The U.S.-based research group Ocearch has reached a deal with Fisheries and Oceans Canada (DFO) to stop chumming within three nautical miles - or five-and-half kilometres - of places where marine recreational users such as surfers and kayakers could be after concerns were raised about that method of baiting within the view of the shoreline.
The group is in the midst of a three-week Nova Scotia expedition probing great white shark migratory patterns and trying to zero in on a potential mating site in the north Atlantic and has been working to tag great white sharks off the coast of Lunenburg County.
Ocearch is now required to daily notify DFO via email of their location during fishing activity, DFO spokesman Stephen Bornais told LighthouseNOW via email.
"Ocearch has complied with this measure. As well, conservation and protection fishery officers are aware of the activity and will be monitoring the situation," Bornais added. "Ocearch has also agreed to advise the public of their research activities via their Twitter feeds."
Bornais earlier pointed out that "it is not anticipated that white sharks will change where they forage for food as a result of any chumming that occurs as part of [Ocearch's] research."
Chumming is one of the common methods used to attract sharks.
The DFO permits allow Ocearch to tag up to 20 white sharks off the coast of Nova Scotia and Newfoundland late this summer or early in the fall.
Robert Hueter, Ocearch's chief science advisor. is concerned myth and misinformation could dictate policy. DFO staff have been on board MV Ocearch keeping an eye on their operations, he said, and the group has stayed in touch with the federal department since the start.
"We really need people to start using the facts in assessing what we're doing out here," Hueter said, "and that we are not drawing animals in from offshore; we're not concentrating animals in from miles and miles away."
Ocearch tagged its first shark in Canadian waters on September 24 off the coast of nearby Upper Kingsburg. The three-and-a-half metre, mature male white shark, named Nova, weighs about 500 kilograms. As of late October 5, Ocearch has tagged two additional sharks in a catch-and-release routine that allows science experts on board to collect samples as part of the research.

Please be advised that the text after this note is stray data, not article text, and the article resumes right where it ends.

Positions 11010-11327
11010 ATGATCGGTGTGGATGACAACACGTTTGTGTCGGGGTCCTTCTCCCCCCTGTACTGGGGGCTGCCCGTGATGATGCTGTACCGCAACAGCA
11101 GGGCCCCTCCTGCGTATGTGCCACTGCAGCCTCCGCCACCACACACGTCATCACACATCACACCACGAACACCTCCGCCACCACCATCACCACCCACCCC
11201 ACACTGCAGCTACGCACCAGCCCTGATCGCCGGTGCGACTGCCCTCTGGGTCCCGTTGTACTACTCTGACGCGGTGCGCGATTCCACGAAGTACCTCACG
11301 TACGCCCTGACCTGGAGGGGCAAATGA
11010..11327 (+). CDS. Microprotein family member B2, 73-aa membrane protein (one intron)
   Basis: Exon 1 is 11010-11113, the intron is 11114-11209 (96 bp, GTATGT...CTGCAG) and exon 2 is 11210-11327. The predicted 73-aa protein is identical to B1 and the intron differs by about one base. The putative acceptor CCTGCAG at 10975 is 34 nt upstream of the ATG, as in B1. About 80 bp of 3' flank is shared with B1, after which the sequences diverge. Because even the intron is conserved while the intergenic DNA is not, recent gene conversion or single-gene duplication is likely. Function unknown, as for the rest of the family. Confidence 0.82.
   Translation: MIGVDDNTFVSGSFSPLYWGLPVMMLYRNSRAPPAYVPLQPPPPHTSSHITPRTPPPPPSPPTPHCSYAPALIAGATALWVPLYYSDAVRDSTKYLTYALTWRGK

Hueter said the sharks captured so far were caught on set lines where there was no chumming. Effective chumming reaches out to animals already in the vicinity, he said, and lures them to where they can be caught.
"We're not doing anything to change the risk for public safety. We'd never do that," Hueter added. "We're trying to, in the long run, make a case for improved public safety through education, through better scientific knowledge of what animals are here, why they're here, what they're doing here and then balance that against what people are doing in the water."
Just because people can see the vessel, doesn't mean Ocearch is fishing at the time. The re-purposed 38-metre crab vessel-turned-mobile research base has sought refuge from bad weather and tucked close to shore.
"We understand people are concerned," Hueter said, "but what we're doing is throwing back the curtain on what has always been here."
Asked what change of chumming location will do for the expedition, Hueter said, "We'll see. I hope it will not be affected." He, again, pointed out the sharks caught to date were not caught in a chummed area.
He also refuted a claim contained in another news media's story suggesting a snorkeler near West Ironbound Island was advised by Ocearch officials to get out of the water because of active chumming.
"Complete fabrication; never happened,"Hueter said. "Somebody's got an active imagination."
Ocearch's active fishing wraps up around October 10.
Hueter would like to see at least two more white sharks - hopefully a female or two - caught before the journey's finished. "We only have a few decent weather days left."